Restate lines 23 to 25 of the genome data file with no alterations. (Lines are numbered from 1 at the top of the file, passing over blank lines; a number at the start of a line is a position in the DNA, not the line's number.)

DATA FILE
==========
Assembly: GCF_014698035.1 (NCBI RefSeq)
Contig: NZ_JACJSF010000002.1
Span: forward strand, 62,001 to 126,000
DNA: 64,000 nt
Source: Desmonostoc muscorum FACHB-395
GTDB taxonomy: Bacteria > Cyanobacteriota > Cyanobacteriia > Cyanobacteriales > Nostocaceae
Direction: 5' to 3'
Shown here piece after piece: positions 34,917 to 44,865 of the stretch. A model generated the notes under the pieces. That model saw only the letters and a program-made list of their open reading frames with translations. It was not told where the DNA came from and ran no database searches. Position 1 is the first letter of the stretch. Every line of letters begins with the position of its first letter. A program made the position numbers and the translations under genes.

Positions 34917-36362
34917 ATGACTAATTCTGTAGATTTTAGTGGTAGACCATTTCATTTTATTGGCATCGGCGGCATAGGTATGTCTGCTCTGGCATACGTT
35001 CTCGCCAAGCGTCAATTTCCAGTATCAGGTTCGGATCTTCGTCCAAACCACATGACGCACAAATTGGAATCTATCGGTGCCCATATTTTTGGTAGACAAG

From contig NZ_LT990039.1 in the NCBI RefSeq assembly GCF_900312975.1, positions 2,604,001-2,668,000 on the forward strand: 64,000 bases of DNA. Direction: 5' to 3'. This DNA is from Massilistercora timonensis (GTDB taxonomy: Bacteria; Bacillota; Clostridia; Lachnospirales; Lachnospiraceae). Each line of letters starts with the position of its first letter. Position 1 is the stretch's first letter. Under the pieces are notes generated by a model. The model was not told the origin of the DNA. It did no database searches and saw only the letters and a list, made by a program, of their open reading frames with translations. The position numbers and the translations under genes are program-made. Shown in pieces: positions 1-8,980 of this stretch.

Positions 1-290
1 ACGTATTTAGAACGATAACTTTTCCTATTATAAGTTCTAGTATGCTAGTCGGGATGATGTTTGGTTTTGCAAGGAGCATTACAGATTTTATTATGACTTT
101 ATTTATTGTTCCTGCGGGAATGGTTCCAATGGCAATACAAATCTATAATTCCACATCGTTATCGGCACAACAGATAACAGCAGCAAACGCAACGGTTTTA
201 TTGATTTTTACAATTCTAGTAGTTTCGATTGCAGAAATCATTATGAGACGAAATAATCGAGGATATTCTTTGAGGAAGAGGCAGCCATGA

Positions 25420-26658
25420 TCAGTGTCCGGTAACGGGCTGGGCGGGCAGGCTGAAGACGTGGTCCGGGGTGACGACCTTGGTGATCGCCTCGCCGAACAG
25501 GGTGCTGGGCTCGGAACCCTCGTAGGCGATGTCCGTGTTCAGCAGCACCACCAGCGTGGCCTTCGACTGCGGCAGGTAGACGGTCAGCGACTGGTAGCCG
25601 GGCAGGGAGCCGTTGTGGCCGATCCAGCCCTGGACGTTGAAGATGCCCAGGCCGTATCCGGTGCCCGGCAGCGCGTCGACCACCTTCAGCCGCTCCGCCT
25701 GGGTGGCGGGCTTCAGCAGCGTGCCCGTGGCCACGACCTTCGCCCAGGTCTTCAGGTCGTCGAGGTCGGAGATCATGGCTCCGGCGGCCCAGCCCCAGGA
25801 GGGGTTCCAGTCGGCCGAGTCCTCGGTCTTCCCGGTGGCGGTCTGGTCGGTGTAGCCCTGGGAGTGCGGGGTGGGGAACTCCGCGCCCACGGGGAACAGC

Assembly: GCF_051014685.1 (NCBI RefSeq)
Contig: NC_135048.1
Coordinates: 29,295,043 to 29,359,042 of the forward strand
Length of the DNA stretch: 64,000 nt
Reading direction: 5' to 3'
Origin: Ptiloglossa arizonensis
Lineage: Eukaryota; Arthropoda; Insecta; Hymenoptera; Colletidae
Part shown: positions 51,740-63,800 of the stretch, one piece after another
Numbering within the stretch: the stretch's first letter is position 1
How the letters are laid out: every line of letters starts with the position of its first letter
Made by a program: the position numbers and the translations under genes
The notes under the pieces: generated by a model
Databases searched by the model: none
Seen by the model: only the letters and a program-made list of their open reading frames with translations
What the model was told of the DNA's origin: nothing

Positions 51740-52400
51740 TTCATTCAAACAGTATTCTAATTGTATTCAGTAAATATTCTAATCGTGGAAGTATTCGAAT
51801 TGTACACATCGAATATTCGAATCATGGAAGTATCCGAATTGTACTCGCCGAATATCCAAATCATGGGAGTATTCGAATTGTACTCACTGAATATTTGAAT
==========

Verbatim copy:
Assembly: GCF_051014685.1 (NCBI RefSeq)
Contig: NC_135048.1
Coordinates: 29,295,043 to 29,359,042 of the forward strand